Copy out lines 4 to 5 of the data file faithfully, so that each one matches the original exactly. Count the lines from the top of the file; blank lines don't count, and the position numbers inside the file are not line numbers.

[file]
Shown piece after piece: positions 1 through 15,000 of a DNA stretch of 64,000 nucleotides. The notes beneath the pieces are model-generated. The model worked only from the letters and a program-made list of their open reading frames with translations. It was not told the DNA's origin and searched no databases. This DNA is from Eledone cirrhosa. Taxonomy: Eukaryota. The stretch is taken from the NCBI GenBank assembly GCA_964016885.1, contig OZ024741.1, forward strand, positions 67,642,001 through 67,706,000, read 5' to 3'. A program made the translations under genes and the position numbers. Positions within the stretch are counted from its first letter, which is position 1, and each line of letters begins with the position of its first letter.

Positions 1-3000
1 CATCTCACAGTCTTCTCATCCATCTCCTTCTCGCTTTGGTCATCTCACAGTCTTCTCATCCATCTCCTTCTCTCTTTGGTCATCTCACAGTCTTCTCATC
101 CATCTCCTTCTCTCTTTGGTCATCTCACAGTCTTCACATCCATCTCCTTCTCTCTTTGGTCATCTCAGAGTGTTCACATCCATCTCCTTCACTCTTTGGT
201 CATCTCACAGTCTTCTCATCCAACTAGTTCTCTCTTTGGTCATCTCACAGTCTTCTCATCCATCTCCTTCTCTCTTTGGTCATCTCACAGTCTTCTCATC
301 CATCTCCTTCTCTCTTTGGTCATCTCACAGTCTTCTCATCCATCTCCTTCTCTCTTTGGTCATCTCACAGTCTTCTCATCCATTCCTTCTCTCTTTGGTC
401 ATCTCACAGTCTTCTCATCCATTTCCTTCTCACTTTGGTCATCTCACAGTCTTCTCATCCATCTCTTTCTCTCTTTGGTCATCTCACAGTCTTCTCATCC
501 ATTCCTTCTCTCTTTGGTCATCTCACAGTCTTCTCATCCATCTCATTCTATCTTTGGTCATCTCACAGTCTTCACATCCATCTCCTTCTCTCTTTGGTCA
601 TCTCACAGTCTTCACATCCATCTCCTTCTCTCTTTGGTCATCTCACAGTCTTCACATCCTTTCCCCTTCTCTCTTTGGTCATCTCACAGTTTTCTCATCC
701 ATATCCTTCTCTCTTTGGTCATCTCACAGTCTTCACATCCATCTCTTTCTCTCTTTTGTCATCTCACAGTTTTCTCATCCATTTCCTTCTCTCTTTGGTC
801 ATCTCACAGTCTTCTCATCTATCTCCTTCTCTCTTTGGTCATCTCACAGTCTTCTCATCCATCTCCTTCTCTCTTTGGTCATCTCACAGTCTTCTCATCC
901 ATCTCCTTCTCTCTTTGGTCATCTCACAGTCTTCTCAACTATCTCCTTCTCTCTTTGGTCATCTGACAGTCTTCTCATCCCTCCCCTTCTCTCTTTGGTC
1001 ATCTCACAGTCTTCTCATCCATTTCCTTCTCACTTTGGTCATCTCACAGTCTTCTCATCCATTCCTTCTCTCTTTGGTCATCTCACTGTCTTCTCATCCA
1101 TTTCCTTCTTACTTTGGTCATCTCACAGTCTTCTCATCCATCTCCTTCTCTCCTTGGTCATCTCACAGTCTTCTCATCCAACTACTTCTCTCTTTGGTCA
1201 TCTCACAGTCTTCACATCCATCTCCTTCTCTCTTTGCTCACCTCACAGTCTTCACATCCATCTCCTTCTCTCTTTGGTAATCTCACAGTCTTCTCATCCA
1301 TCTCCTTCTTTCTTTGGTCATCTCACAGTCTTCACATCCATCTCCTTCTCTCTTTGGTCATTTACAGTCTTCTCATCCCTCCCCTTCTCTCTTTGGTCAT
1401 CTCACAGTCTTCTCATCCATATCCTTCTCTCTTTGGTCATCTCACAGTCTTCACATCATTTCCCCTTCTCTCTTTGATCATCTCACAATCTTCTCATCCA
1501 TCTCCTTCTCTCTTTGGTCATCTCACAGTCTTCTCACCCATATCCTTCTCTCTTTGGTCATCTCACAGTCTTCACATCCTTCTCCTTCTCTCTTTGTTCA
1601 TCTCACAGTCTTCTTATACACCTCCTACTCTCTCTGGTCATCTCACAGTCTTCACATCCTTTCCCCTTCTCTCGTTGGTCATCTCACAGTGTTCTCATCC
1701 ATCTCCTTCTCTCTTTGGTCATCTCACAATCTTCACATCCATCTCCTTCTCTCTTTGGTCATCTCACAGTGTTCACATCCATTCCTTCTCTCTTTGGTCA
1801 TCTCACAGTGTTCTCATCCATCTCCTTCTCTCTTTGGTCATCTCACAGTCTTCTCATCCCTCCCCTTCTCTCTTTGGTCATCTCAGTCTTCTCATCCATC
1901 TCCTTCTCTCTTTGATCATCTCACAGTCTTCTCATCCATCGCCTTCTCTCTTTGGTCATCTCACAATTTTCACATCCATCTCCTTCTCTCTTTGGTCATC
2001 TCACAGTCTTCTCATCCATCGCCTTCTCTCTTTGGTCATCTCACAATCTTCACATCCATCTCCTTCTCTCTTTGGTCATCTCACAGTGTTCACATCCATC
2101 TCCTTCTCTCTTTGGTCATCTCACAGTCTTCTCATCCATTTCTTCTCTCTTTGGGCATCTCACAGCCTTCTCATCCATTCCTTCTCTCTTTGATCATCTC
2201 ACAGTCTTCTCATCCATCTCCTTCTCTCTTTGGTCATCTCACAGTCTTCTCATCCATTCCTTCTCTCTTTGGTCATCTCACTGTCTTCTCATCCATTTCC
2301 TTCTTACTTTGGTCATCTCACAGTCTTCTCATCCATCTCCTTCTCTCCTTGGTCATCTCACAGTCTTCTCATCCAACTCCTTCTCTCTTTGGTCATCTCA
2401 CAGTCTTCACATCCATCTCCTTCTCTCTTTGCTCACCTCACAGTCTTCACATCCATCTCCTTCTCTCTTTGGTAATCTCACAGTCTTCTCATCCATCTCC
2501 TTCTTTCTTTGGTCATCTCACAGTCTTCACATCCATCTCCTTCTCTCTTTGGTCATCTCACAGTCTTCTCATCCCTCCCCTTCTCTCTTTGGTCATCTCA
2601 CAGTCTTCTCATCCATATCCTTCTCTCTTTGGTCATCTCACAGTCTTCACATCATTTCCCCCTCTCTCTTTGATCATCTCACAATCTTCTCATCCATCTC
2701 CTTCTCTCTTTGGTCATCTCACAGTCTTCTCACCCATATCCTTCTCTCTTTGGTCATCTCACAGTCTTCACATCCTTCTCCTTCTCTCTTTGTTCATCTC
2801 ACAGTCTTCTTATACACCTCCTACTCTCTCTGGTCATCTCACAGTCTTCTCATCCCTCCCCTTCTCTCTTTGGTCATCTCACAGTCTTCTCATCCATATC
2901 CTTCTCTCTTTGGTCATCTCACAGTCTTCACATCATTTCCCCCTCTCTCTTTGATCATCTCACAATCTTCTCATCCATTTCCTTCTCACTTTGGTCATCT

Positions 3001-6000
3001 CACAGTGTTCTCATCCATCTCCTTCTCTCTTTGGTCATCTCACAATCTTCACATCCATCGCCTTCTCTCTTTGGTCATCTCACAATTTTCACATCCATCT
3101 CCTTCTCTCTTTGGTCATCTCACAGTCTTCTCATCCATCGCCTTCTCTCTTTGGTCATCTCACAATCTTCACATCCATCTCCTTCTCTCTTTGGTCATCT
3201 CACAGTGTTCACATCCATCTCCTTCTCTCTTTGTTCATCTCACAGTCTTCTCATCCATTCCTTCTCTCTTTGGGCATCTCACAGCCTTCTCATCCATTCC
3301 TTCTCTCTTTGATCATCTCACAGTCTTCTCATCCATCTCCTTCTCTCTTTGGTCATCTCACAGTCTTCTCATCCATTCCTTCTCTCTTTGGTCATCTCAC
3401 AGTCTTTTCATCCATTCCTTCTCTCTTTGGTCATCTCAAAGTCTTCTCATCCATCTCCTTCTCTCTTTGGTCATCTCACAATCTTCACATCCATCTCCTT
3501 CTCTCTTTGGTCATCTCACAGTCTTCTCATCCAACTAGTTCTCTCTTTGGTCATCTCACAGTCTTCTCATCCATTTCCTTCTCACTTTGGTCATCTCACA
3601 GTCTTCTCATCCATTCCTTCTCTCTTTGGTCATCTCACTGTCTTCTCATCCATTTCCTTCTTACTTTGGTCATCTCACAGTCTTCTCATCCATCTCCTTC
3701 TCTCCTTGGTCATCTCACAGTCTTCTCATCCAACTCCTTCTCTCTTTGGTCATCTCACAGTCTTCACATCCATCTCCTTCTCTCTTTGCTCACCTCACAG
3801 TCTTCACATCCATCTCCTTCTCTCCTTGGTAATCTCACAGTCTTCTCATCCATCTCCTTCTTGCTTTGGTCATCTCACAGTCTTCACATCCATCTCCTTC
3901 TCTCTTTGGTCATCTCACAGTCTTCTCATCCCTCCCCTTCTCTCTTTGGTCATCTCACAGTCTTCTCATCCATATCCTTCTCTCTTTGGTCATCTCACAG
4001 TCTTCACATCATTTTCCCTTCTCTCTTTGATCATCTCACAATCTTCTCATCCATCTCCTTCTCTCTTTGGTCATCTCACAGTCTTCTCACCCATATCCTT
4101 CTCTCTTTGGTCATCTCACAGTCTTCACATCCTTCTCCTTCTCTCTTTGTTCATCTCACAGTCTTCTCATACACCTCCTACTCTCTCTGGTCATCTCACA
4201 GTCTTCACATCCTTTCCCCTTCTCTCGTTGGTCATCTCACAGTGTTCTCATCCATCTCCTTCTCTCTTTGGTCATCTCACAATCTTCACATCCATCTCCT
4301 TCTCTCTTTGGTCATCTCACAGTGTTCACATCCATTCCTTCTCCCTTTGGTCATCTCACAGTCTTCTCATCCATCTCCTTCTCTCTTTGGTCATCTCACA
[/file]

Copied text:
101 CATCTCCTTCTCTCTTTGGTCATCTCACAGTCTTCACATCCATCTCCTTCTCTCTTTGGTCATCTCAGAGTGTTCACATCCATCTCCTTCACTCTTTGGT
201 CATCTCACAGTCTTCTCATCCAACTAGTTCTCTCTTTGGTCATCTCACAGTCTTCTCATCCATCTCCTTCTCTCTTTGGTCATCTCACAGTCTTCTCATC